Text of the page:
Some search engines, such as Yahoo! and Netscape offer a selection of stores from which to shop, and these search engines take their reputations seriously.

Go to the shopping sections of any major search engine and you will find extensive privacy policies that have been implemented to ensure your protection.

So if e-retailers are trying so hard, why do we need protection agencies?

The BBB's Cherico says the most common complaints filed against online merchants are about misleading advertising, nondelivery of goods or services (remember last year's Christmas disappointments?), guarantees that are not honored, unsatisfactory service, and credit or billing problems. She offers a list of red flags consumers can look for when shopping. Also check out the BBB site for a more detailed list, and happy shopping! Enjoy the cyberspace mall.

Shopping list for consumers

Chances are good that you'll be one of those shoppers soon making an online purchase, if you haven't already. Here are some tips to help ensure that your experience is a safe and satisfying one:
  1. Location, location. If you're interested in trying a new online merchant that you're not familiar with, ask the company for its physical location (address and phone number) so you can check on its reliability with outside organizations.

  2. Customer satisfaction policy. Determine the company's refund and return policies before you place an order. If online companies can't offer concrete commitments about how they will handle potential problems, reconsider doing business with them.

  3. Protect your passwords. Never give out your Internet password. When creating a password, avoid using established numbers, such as your house number, birth date, or your telephone or Social Security number.

  4. Leave nothing to chance. Be sure you have a thorough understanding of everything involved before making an order. Be clear about the price and any shipping and handling charges. Know the terms of any product or service guarantees. Find out how long it will be before you receive your order. Federal law requires that goods and services be delivered within 30 days, unless the merchant specifically states a different delivery period.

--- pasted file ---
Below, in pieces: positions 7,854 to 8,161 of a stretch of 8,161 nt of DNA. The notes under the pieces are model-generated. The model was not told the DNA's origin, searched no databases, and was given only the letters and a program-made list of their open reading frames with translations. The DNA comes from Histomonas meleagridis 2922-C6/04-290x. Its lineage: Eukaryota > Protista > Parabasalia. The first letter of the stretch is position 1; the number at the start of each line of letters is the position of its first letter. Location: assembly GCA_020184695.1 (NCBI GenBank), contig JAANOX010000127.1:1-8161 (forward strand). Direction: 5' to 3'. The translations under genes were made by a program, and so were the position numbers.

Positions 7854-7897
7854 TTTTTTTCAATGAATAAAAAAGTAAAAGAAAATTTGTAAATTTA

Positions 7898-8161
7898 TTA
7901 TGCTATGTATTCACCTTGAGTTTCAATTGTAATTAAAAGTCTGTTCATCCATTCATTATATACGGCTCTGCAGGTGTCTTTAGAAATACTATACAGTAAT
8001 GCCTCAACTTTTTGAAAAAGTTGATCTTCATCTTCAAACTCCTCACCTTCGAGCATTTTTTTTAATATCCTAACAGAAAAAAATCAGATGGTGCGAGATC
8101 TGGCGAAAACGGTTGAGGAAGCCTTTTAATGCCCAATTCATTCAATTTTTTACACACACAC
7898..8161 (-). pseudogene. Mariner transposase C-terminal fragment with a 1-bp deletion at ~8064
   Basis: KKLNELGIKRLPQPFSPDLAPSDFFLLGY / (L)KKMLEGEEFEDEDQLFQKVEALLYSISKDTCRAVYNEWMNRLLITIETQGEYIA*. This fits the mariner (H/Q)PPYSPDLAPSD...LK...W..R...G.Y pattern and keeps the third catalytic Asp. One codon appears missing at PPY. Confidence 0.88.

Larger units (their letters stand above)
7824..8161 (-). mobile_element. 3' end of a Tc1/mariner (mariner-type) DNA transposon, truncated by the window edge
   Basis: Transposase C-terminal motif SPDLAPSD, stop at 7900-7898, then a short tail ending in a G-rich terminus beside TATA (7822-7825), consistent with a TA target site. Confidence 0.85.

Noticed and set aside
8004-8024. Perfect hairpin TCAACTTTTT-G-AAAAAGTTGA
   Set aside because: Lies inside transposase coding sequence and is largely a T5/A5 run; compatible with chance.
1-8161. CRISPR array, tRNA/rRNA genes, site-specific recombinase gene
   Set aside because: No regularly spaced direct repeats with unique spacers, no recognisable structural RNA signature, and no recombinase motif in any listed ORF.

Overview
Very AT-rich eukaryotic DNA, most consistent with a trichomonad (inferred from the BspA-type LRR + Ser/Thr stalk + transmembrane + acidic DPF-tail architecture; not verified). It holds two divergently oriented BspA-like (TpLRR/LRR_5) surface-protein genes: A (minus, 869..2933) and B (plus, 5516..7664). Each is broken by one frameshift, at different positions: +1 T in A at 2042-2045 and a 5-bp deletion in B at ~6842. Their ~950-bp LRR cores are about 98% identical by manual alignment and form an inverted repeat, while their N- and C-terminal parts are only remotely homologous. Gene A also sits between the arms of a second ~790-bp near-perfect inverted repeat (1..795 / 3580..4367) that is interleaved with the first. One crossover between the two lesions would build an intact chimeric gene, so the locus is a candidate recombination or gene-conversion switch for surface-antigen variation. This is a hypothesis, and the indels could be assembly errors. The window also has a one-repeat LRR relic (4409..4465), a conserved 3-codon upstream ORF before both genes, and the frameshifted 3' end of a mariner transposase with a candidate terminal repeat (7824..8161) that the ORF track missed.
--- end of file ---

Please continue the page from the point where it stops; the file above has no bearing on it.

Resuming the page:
5. Guard your personal information. Only provide your credit card information or Social Security number online in a secure environment. Look for the prefix "https://" in the URL (uniform resource locator) box that lists the Web site's address to be sure the site you are using is secure.

  6. Keep a paper trail. Print out the "address" of the company site you are on. The URL ensures that you are dealing with the right company. It's also a good idea to print out a copy of your order and confirmation number for your records.

  7. Know your consumer rights. The same laws that protect you when you shop by phone or mail apply when you shop in cyberspace. Under the law, a company must ship your order within the time stated in its ads. If you decide to pay by credit card or charge card, your transaction will be protected by the Fair Credit Billing Act. If you are not comfortable entering your credit or charge card account number online, call it in to the company's 800 number or fax it.

© 2000 Credit Union National Association Inc.